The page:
The purpose of this project is to develop a motorcycle rear swing arm using finite element analysis and response optimization. This paper aims to discuss the specific features, benefits, and precautions when using design optimization to develop a specific project. Design Optimization has been an evolving process for many years. The latest versions of finite element software allow users to develop, analyze, and optimize structural designs within one program quickly and efficiently. A single shock absorber mounted close to the chassis and centrally located was the design selected to be analyzed. The design was selected for use in a variety of motorcycle types. This project consisted of a unique set of design attributes that were ideal to exemplify design optimization techniques. Static structural models were created to refine the design before using response optimization. These models finalized the material selection and initial sizes. A central composite design type was generated with selected boundary conditions for four parametric dimensions of the model. The ideal design of this component would include the resulting stress below a safe allowable value, minimal deflection, and the least amount of weight. It is evident that these three parameters will oppose one another as geometry is changed. Conceptually, an ideal candidate can be created that is a balance of the three parameters. Using the parameters of the selected candidate, a new model was generated for analysis. The final model was further refined by removing unnecessary material that was identified in the structural models.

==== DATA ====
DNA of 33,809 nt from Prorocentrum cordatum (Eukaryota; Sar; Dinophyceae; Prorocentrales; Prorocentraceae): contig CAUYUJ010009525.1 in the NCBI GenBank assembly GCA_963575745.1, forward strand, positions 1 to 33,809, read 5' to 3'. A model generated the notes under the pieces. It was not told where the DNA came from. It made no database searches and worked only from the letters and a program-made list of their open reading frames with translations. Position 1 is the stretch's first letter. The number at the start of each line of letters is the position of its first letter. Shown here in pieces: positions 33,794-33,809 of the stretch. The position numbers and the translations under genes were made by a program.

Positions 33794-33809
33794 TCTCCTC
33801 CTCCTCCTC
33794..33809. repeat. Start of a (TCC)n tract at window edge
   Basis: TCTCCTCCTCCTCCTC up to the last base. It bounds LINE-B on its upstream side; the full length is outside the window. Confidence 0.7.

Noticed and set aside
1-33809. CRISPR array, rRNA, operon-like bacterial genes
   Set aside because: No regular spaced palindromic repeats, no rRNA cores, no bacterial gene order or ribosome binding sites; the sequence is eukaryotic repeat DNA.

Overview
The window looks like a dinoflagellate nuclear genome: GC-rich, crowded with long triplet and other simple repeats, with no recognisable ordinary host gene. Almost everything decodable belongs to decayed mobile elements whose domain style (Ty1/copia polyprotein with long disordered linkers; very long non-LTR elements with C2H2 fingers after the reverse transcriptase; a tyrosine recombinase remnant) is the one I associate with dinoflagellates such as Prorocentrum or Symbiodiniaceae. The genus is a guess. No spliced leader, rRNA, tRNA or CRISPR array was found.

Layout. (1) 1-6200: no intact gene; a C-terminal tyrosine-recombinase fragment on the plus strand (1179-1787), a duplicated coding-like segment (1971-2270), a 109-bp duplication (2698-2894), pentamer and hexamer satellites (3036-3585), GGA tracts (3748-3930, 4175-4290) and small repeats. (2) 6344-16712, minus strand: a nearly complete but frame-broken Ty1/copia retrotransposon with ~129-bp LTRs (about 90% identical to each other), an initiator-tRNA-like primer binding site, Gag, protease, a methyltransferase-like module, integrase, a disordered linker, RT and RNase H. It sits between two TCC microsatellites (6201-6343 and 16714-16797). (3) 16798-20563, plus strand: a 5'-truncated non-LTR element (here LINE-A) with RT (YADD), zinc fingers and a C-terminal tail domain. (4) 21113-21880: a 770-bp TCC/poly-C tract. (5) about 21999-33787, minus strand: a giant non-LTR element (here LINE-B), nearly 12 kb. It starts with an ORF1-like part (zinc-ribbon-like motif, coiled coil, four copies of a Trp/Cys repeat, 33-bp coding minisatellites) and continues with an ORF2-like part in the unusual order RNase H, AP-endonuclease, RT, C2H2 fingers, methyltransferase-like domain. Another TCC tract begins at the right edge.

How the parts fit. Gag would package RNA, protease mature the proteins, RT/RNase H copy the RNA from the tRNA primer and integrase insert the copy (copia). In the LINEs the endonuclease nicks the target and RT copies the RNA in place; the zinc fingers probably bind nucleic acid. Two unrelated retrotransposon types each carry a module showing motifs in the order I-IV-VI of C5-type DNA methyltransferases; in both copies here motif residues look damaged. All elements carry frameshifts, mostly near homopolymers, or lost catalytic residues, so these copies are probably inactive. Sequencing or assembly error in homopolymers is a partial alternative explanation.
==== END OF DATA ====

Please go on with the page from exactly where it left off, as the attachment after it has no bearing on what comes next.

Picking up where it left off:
The first step in a thorough optimization is generating an appropriate amount of design parameter values that are an acceptable representation of all the possible outcomes, or design of experiments (DOE). The DOE tool used to generate the parameters in this project was central composite design (CCD), since it is the most appropriate for second order response models . The second order relationship was confirmed using a trade-off plot. The two level, four input parameter DOE produces twenty five potential candidates that were refined using response surface. The response surface method used in this design process [2,3] to make judgement calls on the final design is examined during this development, and proves useful. Initial static structural models are created and used to set up the model for optimization. Material selection was also accomplished in this phase of development. This process aides in the overall design process by identifying areas of concern as well as the range of parameters that will be analyzed. Multiple acceptable candidates were selected through the use of the optimization tools and a final candidate was selected based on the output of the design attributes and the values of the corresponding parametric geometry. The final selection was also made with the consideration for cost, ease of fabrication, and standardization.